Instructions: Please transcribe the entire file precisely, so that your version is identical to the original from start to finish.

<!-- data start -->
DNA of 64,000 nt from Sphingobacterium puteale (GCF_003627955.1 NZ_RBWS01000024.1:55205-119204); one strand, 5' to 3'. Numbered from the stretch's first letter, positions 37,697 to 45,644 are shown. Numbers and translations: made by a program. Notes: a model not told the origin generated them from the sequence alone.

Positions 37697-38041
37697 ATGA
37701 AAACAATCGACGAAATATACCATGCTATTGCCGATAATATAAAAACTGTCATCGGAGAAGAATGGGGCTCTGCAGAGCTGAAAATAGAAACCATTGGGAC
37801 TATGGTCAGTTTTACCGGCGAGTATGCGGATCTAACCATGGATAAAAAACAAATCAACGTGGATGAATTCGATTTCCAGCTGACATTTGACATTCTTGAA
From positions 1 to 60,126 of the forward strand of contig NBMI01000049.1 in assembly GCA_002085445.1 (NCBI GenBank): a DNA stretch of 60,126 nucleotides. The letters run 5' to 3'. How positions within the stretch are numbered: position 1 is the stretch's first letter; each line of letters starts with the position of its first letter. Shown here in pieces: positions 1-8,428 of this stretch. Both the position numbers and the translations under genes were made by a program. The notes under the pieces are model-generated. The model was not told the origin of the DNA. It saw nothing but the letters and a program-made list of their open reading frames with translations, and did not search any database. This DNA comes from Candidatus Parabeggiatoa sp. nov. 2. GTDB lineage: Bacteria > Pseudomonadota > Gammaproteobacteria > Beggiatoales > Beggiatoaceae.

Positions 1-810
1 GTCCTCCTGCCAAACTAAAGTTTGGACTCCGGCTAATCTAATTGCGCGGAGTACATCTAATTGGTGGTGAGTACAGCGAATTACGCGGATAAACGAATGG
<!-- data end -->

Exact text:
DNA of 64,000 nt from Sphingobacterium puteale (GCF_003627955.1 NZ_RBWS01000024.1:55205-119204); one strand, 5' to 3'. Numbered from the stretch's first letter, positions 37,697 to 45,644 are shown. Numbers and translations: made by a program. Notes: a model not told the origin generated them from the sequence alone.

Positions 37697-38041
37697 ATGA
37701 AAACAATCGACGAAATATACCATGCTATTGCCGATAATATAAAAACTGTCATCGGAGAAGAATGGGGCTCTGCAGAGCTGAAAATAGAAACCATTGGGAC
37801 TATGGTCAGTTTTACCGGCGAGTATGCGGATCTAACCATGGATAAAAAACAAATCAACGTGGATGAATTCGATTTCCAGCTGACATTTGACATTCTTGAA
From positions 1 to 60,126 of the forward strand of contig NBMI01000049.1 in assembly GCA_002085445.1 (NCBI GenBank): a DNA stretch of 60,126 nucleotides. The letters run 5' to 3'. How positions within the stretch are numbered: position 1 is the stretch's first letter; each line of letters starts with the position of its first letter. Shown here in pieces: positions 1-8,428 of this stretch. Both the position numbers and the translations under genes were made by a program. The notes under the pieces are model-generated. The model was not told the origin of the DNA. It saw nothing but the letters and a program-made list of their open reading frames with translations, and did not search any database. This DNA comes from Candidatus Parabeggiatoa sp. nov. 2. GTDB lineage: Bacteria > Pseudomonadota > Gammaproteobacteria > Beggiatoales > Beggiatoaceae.

Positions 1-810
1 GTCCTCCTGCCAAACTAAAGTTTGGACTCCGGCTAATCTAATTGCGCGGAGTACATCTAATTGGTGGTGAGTACAGCGAATTACGCGGATAAACGAATGG